Reflections of the Regulator - Looking Backwards and Forwards
FMA Chief Executive Rob Everett’s speech to the Financial Services Council’s ReGenerations Reimagined conference, 19 October 2021.
Note: this was an online event and some of this speech was not delivered in full.
Good morning - e nga mana, e nga waka, e nga reo, e rau rangatira ma – tena koutou katoa
As Richard has said, I’ve been asked to reflect both on the past 7 or 8 years and on what lies ahead. I had written a speech assuming I had a captive audience where sleeping, playing darts, personal grooming and wandering off to make a cup of tea were not an option. So this is the short version – we’ll publish the full version.
When I arrived at the FMA the FMC Act was a few months old and we were a few months away from the first wave of licensing under the Act – crowd-funding and peer-to-peer platforms.
The FMA was busy with what we thought was the tail end of the court proceedings and investigations that came out of the finance company collapses and preparing itself and the industry for licensing and conduct regulation under the Act.
Now in 2021 – the FMC Act is fully operative, the financial advice regime has been substantially revised and we are facing into further major changes to our mandate with the banking and insurance regulation and climate-related disclosures.
What have we asked of the industry?
So, thinking back to early 2014 – what did we ask of the financial services industry?
I'm going to repeat a couple of passages from my very first speech as CEO of the FMA at the time.
"What do I ask of industry leaders? I ask that you embed the concepts of "interests of the customer" and "integrity" in all that you and your organisations do........These must be the very cornerstones of the industry....."
In relation to our focus on culture and on governance, I went on to say:
"We will be demanding of the industry in ways that you have not seen before..... we will ask:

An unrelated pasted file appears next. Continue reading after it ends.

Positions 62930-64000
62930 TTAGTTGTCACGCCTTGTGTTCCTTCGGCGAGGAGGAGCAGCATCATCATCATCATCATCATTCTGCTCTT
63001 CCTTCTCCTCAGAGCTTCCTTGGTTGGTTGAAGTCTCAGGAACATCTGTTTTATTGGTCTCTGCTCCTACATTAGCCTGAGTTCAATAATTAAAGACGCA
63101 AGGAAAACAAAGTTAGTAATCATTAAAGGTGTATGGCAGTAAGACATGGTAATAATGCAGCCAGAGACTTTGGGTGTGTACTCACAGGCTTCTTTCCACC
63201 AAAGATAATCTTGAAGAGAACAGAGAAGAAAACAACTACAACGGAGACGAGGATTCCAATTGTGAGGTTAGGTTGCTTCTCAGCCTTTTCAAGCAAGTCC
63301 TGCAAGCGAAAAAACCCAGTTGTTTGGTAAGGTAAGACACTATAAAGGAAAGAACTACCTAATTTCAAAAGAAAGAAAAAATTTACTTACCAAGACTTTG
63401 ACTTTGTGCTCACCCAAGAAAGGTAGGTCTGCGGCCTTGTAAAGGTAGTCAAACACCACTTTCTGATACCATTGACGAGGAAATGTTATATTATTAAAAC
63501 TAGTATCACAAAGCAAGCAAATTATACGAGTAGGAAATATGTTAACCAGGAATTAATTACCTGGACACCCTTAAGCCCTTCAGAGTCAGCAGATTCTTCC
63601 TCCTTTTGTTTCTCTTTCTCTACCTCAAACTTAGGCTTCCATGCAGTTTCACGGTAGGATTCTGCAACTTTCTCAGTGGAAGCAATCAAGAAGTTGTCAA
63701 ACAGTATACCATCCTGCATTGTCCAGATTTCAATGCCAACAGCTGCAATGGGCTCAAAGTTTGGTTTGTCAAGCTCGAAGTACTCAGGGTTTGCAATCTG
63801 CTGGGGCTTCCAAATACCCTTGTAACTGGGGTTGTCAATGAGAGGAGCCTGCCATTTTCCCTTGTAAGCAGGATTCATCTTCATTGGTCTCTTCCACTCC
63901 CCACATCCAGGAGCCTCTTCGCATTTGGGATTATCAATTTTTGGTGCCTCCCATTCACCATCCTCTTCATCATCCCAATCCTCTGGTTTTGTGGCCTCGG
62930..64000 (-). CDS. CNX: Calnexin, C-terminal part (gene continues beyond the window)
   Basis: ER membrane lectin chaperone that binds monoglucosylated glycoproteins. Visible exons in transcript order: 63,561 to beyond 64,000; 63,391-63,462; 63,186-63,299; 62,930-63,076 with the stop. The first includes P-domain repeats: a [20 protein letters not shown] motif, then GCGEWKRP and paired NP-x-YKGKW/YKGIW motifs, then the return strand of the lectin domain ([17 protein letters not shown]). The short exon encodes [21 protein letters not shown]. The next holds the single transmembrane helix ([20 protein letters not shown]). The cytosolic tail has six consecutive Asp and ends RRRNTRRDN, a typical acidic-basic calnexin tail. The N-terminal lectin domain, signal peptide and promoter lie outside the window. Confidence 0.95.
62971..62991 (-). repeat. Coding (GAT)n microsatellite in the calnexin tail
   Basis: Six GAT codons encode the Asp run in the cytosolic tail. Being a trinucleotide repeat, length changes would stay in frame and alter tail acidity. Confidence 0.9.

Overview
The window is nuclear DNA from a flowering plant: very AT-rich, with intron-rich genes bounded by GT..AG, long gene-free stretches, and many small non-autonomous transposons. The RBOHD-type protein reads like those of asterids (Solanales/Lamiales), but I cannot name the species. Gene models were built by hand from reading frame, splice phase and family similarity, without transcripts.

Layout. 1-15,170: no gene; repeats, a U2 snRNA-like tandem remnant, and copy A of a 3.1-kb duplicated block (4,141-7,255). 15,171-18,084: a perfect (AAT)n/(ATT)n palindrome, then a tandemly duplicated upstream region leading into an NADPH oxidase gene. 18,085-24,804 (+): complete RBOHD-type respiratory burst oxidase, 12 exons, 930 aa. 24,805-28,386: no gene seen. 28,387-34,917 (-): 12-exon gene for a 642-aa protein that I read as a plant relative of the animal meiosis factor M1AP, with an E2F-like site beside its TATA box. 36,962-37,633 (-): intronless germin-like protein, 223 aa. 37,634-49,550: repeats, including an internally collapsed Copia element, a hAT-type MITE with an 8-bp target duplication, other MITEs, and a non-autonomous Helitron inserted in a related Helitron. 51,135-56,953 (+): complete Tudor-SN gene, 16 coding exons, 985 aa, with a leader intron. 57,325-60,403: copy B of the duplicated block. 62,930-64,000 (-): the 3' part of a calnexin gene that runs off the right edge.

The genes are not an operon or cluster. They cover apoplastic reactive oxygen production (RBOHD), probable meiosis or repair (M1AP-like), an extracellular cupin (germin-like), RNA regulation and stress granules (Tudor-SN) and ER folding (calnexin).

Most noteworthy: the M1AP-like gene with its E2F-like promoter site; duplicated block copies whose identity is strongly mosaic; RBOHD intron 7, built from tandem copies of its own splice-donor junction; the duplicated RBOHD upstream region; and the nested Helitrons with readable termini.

I said that culture was critical and it needed “to manifest itself in all core processes that drive customer and regulatory outcomes”.
I repeat all of that to show that under my tenure we have been consistent in what we've asked for. And I think pretty clear.
In late 2016/early 2017 we put some flesh on those bones and issued our conduct guide.
Whilst we only had licensing authority over certain sectors of the industry, we expressed the hope that other sectors would take note and start to change their operating set-ups.
Quite frankly, we have not seen that. It took the Royal Commission in Australia and our Conduct & Culture reviews with the Reserve Bank to get some parts of the industry to take note. And even now it is requiring court proceedings and public sanctions to bring some firms fully to the conduct table. We have asked for - and received - more financial ammunition to bring complex cases resisted stoutly by well-resourced financial firms. And that is what we have been doing.
The challenges of regulating behaviour
Conduct regulation is complex – at a high level, we all want fairness, transparency and integrity. There will always be crooks, fraudsters, outliers but I believe the bulk of the industry wants and aims for those things.
At a high-level it sounds easy. But financial services is a collection of very different sectors that interact and inter-relate in complex ways and behaviour or outcomes that in one set of circumstances seem unfair and reprehensible, in another can seem unfortunate but reasonable. As ever with high-level principles, what seems obvious and free from doubt to me as a regulator, may not seem obvious and free from doubt to you.
The days of long-standing, black & white prescriptive legislation are probably over in lots of areas. That approach was never going to do the job for conduct regulation. The legislation now needs to give us the skeleton of the requirements and expectations of law-makers - regulators and the industry need to work together to frame what practices and processes, what governance and culture, will deliver those expectations. And where regulators and firms cannot agree, the courts will need to assess the particular circumstances and make their judgements. This is “principles-based regulation”.
Where are we on the “conduct journey”?
I was asked back in 2014 what the biggest risk to the conduct regime for financial services was and I said "complacency".
Coming from the UK where the systemic melt-down of the GFC was followed by ugly revelations of poor sales practices (payment protection insurance) and institutionalised dishonesty (LIBOR), I was genuinely surprised to be told by some senior people in the industry - and those that advise them - that I needn’t look at the big end of town but should focus on the operators lurking around the edges. “Why look at us, we’re regulated half to death by ASIC and APRA already” said one big bank CEO.